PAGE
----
Comparative Guts

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The Gut / Der Darm

Anetta Mona Chisa & Lucia Tkacova

The Gut is the organ that renders Marx’s body in the city that holds the largest sculpture of Marx’s head in the world – Karl-Marx-Monument. The actual head is over 7.1 meters tall, and in total the bust weighs 40 tons and stands over 13 meters high. The Gut represents Karl Marx’s large intestine and is made in a size proportional to Marx’s head (The Gut / Der Darm. Public sculpture, Schillerplatz, Chemnitz) Quoted from, with permission.
Der Darm von Karl Marx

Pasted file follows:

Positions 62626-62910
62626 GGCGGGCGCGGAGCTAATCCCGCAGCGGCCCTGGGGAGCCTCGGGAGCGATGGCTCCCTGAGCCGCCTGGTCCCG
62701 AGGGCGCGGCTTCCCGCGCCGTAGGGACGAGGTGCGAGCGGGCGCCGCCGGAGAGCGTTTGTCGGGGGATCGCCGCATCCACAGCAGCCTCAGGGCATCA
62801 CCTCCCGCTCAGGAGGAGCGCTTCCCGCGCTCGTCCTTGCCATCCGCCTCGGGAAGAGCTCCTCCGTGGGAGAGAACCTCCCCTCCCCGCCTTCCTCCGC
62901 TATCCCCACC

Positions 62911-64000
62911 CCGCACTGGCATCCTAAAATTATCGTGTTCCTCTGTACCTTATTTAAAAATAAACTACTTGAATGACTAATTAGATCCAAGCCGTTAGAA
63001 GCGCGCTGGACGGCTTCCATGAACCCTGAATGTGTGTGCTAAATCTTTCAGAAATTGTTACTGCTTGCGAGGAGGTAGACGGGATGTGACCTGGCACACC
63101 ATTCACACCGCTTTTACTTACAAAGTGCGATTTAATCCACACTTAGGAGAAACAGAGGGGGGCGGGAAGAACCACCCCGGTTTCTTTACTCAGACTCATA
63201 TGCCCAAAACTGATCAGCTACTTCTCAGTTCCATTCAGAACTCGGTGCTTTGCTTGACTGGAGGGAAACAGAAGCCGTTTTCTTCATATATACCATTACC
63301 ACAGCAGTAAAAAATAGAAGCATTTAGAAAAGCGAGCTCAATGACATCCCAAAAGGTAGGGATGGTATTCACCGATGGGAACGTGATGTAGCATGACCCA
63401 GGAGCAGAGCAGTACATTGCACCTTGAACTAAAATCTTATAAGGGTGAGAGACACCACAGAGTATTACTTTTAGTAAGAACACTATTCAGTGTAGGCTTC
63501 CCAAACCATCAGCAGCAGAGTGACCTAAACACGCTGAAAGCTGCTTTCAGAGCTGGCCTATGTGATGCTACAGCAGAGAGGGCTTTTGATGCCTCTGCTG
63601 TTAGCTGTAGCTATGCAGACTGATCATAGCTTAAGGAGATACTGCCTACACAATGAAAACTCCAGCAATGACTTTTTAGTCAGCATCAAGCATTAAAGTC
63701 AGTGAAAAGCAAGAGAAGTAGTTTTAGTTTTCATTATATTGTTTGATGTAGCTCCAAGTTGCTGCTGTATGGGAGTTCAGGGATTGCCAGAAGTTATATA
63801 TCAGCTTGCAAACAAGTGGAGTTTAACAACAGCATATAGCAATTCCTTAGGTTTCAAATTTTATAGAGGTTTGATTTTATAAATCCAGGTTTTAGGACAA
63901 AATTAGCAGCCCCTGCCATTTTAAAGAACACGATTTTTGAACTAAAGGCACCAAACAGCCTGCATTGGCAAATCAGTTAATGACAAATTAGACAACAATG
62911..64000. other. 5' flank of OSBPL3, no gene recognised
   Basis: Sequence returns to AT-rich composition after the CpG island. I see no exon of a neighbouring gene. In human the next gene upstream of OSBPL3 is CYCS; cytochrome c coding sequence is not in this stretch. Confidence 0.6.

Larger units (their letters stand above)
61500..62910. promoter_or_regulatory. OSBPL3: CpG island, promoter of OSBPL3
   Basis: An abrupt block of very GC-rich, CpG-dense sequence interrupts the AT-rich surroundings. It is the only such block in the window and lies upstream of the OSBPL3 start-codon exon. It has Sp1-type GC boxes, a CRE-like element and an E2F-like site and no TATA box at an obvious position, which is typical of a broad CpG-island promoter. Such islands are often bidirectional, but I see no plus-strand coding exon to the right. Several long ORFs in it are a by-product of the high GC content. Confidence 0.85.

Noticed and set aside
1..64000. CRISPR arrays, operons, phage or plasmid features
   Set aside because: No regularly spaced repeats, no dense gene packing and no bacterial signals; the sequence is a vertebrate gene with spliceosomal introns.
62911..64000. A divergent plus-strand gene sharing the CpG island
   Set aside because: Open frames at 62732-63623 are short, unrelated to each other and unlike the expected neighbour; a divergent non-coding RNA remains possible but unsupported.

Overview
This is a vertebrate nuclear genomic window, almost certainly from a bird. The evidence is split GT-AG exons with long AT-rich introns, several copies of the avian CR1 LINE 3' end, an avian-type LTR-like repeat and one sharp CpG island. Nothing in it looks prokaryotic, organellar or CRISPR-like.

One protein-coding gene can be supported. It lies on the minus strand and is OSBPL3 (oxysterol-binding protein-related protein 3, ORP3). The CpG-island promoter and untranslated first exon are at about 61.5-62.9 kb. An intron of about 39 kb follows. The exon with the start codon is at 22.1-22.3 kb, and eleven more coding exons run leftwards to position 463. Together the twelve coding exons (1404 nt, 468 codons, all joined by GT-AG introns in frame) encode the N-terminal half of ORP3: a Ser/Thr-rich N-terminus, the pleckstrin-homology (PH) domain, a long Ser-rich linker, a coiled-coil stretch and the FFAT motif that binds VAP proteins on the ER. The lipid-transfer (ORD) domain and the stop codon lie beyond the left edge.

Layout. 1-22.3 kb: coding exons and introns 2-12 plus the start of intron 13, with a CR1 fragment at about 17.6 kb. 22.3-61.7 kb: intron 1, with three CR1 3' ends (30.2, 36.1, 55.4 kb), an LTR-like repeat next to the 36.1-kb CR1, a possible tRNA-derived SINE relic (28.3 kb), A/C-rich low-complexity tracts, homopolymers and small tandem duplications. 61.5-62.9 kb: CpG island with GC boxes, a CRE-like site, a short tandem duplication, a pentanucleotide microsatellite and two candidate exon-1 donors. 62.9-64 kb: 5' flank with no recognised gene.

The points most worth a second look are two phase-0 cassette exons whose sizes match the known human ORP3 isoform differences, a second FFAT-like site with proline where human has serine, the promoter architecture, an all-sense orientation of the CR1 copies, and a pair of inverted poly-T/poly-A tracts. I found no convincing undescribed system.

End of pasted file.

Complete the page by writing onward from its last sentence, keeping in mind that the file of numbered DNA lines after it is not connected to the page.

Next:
Ontologically, the head is quite small compared to the gut. The gut is the last part of the gastrointestinal tract and is home to the biggest number of living entities in our body. This makes it the most prominent ecological symbiosis of human and nonhuman parts of the biosphere. It is the place of an intrinsic solidarity, which makes The Gut, in fact, a monument to the microbiome. Marx’s microbiome surely had a great impact on his ideas (and, by extension, on how our world is today) and it certainly deserves a monument, just as much as his head does. A new reading of the Karl Marx monument asks us to collectively throw ourselves into restoring the missing organ(ism)s in order to envisage a new (social, political, ecological, and metaphysical) body. Let’s activate the vagus nerve and connect The Head with The Gut. The Head is the visual facade of a sharp-edged hyper-rationality. It is erect, vertical, and aspiring. The Gut makes the anarchic swarming more evident. It does not need a pedestal. It performs itself horizontally, lying on the ground. It is accessible, encompassing, and inclusive. Once we connect Marx’s Gut to Marx’s huge, chimerical body-city, Marx’s Head becomes porous. It transcends the past. It breathes in the present and breathes out the future. The Head makes sense of its body, discerning its pulse, tuning to other presences and coupling with The Gut. The Gut makes sense of The Head, feeding it with essence while thinking, ‘If your mind were only slightly more permeable, I’d drown you in meaning.’ The “gut instinct” wants to access the brain more often, but the brain resists – a manifestation of the class antagonism and political tension in effect, one may say. Quoted from, with permission.